A health outreach by a visiting U.S. medical team conducting free cataract surgery, has revealed a high prevalence of the condition in Ashanti and Bono East Regions
Over 500 people, most of whom cannot afford the cost of treatment, are taking advantage of the exercise to undergo treatment at the Seventh-Day Adventist Hospitals at Asamang and Techiman.
The U.S. team of experts from Loma Linda is in Ghana through the collaboration of two American organisations and the Adventist Health Services.
They are United Service to Africa and Anachans Community Centre.
Nearly 300 people have already received attention, including surgery and supply of spectacles.
Leader of the team, Dr. Kwame Agyemang says the team is targeting over 500 patients with eye defects.
"We need more people. So far, I think we have registered 300 patients that are already scheduled or booked foe surgeries. We just want people to come."
Dr. Agyemang who is also President of United Service to Africa, is not only passionate about the mission but happy to see patients see again through the efforts of the team.
"The reason why we became so passionate about the mission trip was, for some of us, we have suffered personal tragedies that we feel probably our people; family members would have survived if they had resources when it comes to medical care".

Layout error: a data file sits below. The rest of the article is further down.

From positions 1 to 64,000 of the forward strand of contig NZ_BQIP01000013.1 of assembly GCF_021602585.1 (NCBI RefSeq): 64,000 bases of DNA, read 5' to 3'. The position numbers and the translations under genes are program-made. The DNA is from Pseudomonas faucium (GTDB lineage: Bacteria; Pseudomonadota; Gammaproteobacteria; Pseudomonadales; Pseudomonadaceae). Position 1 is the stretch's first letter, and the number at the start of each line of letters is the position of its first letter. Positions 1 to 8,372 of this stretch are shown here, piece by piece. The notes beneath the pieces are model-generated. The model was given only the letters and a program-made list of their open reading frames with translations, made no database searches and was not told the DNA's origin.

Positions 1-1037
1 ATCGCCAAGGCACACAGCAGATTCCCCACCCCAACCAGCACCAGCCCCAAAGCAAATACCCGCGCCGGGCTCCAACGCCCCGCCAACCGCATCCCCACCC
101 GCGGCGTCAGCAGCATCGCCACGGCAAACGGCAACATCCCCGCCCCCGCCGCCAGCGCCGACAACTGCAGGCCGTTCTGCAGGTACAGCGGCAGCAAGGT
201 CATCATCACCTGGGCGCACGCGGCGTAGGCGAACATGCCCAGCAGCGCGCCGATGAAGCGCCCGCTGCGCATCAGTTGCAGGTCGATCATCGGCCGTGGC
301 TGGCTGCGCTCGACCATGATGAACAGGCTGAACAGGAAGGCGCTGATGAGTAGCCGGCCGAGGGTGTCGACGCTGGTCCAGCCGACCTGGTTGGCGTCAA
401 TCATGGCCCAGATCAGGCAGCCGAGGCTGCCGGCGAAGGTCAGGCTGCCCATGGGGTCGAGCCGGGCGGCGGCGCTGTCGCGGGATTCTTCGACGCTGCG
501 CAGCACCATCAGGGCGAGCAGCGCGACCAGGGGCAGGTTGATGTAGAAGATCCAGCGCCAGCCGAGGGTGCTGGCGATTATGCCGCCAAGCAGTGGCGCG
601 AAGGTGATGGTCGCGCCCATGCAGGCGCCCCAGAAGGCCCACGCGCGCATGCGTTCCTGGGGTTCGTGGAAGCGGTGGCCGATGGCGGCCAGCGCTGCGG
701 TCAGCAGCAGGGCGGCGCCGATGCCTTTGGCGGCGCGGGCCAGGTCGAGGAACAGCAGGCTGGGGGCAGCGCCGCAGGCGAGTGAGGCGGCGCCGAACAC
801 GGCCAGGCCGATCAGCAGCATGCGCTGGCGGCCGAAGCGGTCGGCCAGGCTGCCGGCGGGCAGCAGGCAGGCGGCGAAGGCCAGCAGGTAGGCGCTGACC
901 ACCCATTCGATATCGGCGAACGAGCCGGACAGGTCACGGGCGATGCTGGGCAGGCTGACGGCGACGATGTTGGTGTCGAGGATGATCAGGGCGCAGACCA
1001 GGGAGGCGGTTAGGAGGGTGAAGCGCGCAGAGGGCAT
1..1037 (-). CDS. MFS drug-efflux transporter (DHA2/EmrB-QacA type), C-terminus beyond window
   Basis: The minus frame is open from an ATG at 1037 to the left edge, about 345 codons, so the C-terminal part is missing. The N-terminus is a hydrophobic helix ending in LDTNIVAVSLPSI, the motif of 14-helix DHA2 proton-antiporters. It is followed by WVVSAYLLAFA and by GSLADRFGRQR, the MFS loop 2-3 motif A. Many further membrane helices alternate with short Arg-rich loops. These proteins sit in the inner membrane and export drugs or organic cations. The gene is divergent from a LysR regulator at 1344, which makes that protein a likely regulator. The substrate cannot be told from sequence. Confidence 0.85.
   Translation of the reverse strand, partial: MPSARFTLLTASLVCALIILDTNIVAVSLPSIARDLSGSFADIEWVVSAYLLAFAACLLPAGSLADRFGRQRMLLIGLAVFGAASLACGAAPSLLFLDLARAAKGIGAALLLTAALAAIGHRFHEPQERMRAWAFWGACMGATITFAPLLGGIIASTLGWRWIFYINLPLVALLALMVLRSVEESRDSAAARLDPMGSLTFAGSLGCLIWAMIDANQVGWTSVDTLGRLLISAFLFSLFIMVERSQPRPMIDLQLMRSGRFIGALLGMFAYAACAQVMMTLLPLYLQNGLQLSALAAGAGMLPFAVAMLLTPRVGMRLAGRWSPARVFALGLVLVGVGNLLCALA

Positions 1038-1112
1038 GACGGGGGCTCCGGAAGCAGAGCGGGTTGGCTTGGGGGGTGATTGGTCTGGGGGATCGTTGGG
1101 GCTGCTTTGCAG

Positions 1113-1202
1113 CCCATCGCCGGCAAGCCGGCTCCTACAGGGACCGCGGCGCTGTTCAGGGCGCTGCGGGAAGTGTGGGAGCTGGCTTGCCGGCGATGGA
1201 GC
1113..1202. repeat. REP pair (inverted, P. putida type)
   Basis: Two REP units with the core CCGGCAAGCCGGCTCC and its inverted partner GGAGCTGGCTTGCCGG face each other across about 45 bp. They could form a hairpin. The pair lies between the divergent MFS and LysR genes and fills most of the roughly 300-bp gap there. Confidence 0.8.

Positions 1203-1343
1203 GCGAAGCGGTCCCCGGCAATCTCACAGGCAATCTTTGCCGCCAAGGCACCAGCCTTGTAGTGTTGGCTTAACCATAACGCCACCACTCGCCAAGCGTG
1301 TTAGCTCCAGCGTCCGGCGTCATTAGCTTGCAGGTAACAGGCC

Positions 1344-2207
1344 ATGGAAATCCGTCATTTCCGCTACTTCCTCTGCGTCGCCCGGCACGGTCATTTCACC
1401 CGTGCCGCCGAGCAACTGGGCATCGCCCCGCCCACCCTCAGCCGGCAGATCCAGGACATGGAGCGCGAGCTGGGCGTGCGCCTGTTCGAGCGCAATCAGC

Dr. Agyemang who is grateful to members of the team hopes the scope of the outreach could be extended to cover 1,0000 patients next year.
Reducing the Cataract and blindness burden
A survey conducted in 2005 by the Ghana Eye Foundation paints a gloomy picture of 800,000 Ghanaians being visually impaired.
Out of this, 200,000 are said to be completely blind from various causes, 75 per cent or more of which are avoidable.
Cataract alone accounts for 56 per cent of blindness in Ghana.
It is in view of this that the Ghana Health Service launched the National Cataract Outreach Programme to reduce Cataract burden. Though the programme has performed some surgeries in Bolgatanga and Cape Coast in the Upper East and Central Regions, respectively, care is yet to reach many Cataract patients.
For lack of funds, many patients are unable to afford treatment, resulting in total blindness.
Madam Adwoa Pinamang had travelled from Ejura with his father who was diagnosed with Cataract two years ago, to the Asamang S.D.A Hospital. For lack of funds, her 69-year-old father is unable to access care for months.
Thanks to the U.S team, her father has received care and could soon regain his sight.
Ophthalmologist, Dr. Vipul Prajapati, describes the situation where many Cataract patients are unable to access care due to lack of funds, as worrisome.
"If we are not going to operate such kind of bilateral cases, they may go permanently blind because they may develop complicated Cataract and thereafter, get Glaucoma and lose sight permanently."
He wants government to pay special attention by supporting patients, mostly, the poor.
"If it is diagnosed at an early stage and if we operate at that stage, at least they can have a useful vision and have their sight back."